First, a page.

NORTH CAROLINA - As 1,000 North Carolina troops deploy to Afghanistan this week, the White House is discussing a plan to withdraw all troops completely by next year.
Sailors and marines will deploy from Camp Lejeune at the Cherry Point Air Station. They have been deploying in groups since Wednesday and will joint Combat Logistics Regiment 2 while in Afghanistan. That unit will advise and assist the Afghan National Security Forces.
This deployment comes the same week the White House has confirmed it is seriously considering withdrawing all troops within the year.
Elon University political science assistant professor Jason Husser joined WFMY News 2 at the Guilford County Veterans Memorial Thursday. He said of the seemingly coincidental developments, "It does seem like a paradox. On one hand, the President is saying we may totally withdraw troops. On the other hand he's calling them up to go forward. It really makes sense though that the time that these troops will be rotated out is still within the timetable that they're talking about potentially withdrawing."
The White House proposal of total troop removal would mean major acceleration to the plan that's already in place-to reduce the number of troops in Afghanistan from 63,000 to 34,000 by next year. White house officials have indicated the reason behind this consideration is recent tension in negotiations with Afghanistan President Hamid Karzai.
Husser said, "The worry is that if the U.S. were to back out too quickly that Afghanistan could, in some way, have some regime change where the U.S. has left out of the region, and we lose some of the influence we've gained over the year."
Pentagon Spokesperson George Little said, "I wouldn't say that we are frustrated. We continue to work through issues. We realize there are going to be points of contention from time to time."
White House spokesperson Jay Carney said, "We've had disagreements in the past, and we'll have them in the future, there's no question. But the core agreement here is on a future in Afghanistan that is stable and Democratic and secure."
White House officials said the President has not spoken with the Afghan president since Karzai accused the U.S. of trying to negotiate a separate peace deal with the Taliban.
Husser explained, "The Afghan government and the Taliban have been enemies for quite a long time. They've been killing each other, so to say you need to sit down at the table with these folks to try to get along and make peace is really a difficult thing to do, but the U.S. government seems to think this is important for the long-term interest of Afghanistan."
Husser said total troop withdrawal is not an ideal situation and "isn't something anybody really wants." But, he said, "It's better than giving up all together, and so this is a very expensive, credible threat that the United States is issuing to the Afghan government."
Within the next few weeks, Husser speculated the U.S. will see "heightened rhetoric" and that things will happen "pretty quickly." He said, "If the U.S. wants to back out, it needs to make a decision quick."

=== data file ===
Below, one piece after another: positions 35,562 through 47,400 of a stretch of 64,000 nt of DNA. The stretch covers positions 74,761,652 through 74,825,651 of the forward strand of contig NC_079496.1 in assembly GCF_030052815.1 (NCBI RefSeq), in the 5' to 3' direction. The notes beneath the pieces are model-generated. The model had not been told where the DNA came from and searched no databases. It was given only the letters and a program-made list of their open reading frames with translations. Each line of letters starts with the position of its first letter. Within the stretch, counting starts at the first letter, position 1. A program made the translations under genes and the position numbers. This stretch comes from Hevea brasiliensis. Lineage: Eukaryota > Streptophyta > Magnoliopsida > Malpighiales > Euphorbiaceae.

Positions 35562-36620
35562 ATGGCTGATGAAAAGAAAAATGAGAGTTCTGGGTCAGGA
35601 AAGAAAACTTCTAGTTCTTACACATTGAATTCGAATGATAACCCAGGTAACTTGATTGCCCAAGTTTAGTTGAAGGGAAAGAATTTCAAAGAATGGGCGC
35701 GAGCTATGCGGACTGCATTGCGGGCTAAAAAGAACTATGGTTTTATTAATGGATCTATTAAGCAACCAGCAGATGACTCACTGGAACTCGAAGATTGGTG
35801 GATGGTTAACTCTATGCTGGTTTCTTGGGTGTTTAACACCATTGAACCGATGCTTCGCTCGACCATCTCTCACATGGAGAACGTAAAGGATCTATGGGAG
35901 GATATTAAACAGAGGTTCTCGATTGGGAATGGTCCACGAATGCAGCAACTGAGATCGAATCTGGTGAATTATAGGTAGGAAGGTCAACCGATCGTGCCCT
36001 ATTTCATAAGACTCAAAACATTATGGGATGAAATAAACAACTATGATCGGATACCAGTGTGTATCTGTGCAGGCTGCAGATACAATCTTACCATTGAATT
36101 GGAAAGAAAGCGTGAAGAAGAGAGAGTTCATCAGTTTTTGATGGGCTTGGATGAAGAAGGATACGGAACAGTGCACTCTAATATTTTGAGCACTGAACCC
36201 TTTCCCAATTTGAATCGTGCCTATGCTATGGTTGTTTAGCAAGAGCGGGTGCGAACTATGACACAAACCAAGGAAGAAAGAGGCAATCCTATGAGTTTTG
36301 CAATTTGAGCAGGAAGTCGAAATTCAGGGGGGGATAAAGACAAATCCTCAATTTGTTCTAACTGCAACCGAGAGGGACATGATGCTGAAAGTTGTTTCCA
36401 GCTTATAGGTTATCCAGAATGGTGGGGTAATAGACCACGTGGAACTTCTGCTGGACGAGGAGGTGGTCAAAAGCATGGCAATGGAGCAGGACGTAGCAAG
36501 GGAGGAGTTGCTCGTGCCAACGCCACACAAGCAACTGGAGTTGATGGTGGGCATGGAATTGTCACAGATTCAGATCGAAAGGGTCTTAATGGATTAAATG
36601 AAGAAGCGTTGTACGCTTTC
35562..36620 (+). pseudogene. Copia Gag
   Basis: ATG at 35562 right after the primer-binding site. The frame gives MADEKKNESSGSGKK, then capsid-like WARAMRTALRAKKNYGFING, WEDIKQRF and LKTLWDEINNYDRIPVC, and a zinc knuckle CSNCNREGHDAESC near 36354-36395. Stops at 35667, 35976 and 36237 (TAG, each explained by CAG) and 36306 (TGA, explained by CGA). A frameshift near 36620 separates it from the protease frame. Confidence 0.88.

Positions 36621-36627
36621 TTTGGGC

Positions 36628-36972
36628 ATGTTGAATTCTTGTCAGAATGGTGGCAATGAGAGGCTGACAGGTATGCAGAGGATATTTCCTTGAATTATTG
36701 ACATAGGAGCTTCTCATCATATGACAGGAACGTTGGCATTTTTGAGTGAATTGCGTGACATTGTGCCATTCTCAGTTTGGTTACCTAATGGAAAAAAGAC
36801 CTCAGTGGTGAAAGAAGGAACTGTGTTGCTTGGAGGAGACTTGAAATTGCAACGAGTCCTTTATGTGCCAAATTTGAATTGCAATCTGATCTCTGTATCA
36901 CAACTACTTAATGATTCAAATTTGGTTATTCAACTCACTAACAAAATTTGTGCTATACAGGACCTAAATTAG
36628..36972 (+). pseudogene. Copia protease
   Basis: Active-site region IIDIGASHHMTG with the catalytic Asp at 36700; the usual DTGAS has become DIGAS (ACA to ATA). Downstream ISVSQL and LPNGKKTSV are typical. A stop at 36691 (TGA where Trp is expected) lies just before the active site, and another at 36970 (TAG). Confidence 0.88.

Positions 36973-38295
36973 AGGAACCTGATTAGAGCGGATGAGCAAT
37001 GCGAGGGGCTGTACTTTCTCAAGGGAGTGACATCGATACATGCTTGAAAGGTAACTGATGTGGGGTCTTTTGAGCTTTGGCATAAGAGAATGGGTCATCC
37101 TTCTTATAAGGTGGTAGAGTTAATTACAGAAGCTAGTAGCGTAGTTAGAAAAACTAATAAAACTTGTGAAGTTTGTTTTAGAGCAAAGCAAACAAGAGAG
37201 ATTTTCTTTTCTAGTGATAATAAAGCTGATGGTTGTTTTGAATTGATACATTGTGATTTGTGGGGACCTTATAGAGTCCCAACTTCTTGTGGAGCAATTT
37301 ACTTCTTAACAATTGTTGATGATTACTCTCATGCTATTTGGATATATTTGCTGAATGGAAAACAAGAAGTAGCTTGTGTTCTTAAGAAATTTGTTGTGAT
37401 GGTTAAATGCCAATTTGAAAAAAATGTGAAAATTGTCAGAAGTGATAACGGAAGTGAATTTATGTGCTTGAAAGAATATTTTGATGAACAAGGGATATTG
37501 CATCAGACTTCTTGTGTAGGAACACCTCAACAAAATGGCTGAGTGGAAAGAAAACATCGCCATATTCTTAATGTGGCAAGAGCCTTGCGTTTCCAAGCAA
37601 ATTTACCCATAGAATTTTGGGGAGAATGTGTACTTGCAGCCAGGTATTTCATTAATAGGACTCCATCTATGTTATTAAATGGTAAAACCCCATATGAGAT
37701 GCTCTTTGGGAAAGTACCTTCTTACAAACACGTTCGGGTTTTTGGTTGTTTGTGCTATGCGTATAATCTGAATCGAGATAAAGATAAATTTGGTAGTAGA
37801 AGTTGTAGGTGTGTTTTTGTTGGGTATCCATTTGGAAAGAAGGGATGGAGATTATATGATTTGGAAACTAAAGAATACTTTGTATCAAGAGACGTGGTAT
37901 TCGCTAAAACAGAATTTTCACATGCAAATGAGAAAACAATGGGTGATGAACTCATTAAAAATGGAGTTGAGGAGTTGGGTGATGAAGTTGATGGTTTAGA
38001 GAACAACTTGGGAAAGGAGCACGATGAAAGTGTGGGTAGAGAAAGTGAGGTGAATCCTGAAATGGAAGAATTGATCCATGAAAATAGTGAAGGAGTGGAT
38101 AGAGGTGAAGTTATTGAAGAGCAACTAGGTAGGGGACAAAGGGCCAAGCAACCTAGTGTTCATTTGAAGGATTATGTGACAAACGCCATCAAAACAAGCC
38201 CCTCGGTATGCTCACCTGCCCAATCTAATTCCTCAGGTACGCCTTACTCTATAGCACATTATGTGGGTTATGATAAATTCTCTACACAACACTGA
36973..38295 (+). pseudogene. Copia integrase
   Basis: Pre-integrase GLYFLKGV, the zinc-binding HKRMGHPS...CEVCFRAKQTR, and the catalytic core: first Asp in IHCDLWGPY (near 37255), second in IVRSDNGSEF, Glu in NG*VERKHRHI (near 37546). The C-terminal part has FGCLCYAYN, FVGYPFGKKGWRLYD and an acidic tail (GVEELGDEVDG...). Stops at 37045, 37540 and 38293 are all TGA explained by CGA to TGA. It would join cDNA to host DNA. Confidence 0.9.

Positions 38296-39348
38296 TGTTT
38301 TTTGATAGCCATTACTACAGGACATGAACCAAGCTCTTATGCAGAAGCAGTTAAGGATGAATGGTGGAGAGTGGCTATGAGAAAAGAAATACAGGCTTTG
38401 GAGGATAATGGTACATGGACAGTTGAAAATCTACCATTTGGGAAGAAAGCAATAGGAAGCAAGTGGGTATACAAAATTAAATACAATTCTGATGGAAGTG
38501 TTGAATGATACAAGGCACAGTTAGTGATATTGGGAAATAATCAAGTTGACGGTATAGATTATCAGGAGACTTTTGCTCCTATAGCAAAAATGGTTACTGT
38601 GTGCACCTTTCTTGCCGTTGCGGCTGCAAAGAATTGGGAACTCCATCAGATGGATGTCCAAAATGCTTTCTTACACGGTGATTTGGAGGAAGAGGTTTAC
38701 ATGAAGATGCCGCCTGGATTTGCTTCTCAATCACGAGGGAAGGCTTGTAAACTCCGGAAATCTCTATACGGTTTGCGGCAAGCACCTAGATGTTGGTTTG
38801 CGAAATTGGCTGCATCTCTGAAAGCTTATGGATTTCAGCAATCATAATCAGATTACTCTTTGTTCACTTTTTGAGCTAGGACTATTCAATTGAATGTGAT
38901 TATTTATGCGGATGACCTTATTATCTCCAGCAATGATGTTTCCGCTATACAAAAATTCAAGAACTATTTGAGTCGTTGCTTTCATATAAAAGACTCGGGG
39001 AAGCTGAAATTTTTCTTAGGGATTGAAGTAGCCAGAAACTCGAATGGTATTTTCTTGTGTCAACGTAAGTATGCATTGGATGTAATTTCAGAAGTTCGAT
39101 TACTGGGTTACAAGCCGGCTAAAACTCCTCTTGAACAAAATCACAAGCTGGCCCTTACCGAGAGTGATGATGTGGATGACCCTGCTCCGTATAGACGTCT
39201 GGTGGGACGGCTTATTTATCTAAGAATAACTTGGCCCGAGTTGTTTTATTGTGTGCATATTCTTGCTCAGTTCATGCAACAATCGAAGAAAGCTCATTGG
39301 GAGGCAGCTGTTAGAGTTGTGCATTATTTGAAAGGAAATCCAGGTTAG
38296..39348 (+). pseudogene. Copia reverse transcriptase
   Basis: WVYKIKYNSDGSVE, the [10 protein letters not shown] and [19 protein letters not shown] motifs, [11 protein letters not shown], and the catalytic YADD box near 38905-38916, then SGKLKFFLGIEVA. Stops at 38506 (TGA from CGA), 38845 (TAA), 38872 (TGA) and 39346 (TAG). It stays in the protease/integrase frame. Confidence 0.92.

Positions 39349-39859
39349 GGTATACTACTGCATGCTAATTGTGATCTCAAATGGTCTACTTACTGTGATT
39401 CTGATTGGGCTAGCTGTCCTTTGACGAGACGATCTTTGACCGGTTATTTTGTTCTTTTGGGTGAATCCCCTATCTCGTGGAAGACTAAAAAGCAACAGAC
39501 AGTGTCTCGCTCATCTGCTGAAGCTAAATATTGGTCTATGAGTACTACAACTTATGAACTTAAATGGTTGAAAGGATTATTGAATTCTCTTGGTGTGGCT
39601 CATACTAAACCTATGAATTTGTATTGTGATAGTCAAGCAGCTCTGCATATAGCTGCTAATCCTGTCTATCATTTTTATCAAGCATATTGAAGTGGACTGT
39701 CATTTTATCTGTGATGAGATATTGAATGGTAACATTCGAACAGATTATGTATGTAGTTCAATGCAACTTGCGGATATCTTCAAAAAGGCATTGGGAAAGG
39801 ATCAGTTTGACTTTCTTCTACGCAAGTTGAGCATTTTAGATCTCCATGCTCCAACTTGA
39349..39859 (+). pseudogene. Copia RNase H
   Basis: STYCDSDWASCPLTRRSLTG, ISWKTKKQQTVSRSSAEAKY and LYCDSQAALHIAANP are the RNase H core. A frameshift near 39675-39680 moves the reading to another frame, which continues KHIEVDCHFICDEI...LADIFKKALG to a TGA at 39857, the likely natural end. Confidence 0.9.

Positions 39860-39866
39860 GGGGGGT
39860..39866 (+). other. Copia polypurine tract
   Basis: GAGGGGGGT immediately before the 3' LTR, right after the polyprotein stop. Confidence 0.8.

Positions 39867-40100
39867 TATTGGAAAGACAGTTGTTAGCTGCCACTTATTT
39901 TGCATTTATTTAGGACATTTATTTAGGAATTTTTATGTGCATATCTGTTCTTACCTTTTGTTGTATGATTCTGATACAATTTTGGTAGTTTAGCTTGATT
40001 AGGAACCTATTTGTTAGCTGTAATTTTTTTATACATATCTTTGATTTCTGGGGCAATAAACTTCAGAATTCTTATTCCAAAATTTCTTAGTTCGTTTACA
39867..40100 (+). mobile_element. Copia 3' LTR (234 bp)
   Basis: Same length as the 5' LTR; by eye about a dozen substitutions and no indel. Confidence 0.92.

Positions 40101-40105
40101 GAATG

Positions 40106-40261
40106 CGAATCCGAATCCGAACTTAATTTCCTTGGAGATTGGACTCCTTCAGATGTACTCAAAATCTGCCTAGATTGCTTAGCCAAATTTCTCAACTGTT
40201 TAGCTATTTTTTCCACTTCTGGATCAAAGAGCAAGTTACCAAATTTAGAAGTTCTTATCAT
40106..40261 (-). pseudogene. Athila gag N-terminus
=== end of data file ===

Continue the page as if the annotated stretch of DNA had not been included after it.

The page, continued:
The option of total troop withdrawal has been mentioned among White House and Pentagon officials since January but never before this week did it become a serious consideration. The White House has insisted no final decisions have been made in terms of troops withdrawal.
Marine Corporal Jessie Fletcher, from Winston-Salem, served in Afghanistan until losing his legs and several fingers to an IED detonation in 2011. He returned home three months later. Due to his current military standing, he could not discuss his thoughts or speculation on the potential total troop withdrawal from Afghanistan. He did talk with WFMY News 2 Thursday about the process of troops' homecomings.
He said upon his coming home, family support was extremely important. "If I could say anything to the young men and women that are deploying soon, we have the strongest team-and it's America, hands down-pushing for you every day. So if you have to deploy, don't worry-you have all the support you need here."
Fletcher has accomplished feats others might have deemed impossible. Just a few weeks ago, WFMY News 2 was with him when he learned to fly a plane. "I'm just another man making my way through life, and I think having the support of my fellow Americans, especially my fellow service members, has been what's really been keeping me moving forward."
Thursday's interview with WFMY News 2 was the first time Fletcher and his fiancée Emily Ball visited the Guilford Veterans Memorial in Country Park. "Some of the young men that came before me-I'm walking in a position where it feels king of humbling. These men fought in Korea, they fought in Vietnam, they fought in World War I and World War II, and it feels I'm only walking in their shadows."
Fletcher has advice to give to his fellow troops still deployed in Afghanistan. "Keep your heads up and do the job. Come home safely, and when you do come home, make sure you look through everything you can use as resources to benefit yourself through the transition out of the military."
Fletcher said anyone who wishes to know more about leaving/returning from the military or transitioning out of the military into civilian lifestyle can visit his website. He and his fiancée have said they enjoy answering others' questions and advice about military deployment of a troop or spouse and the homecoming transition.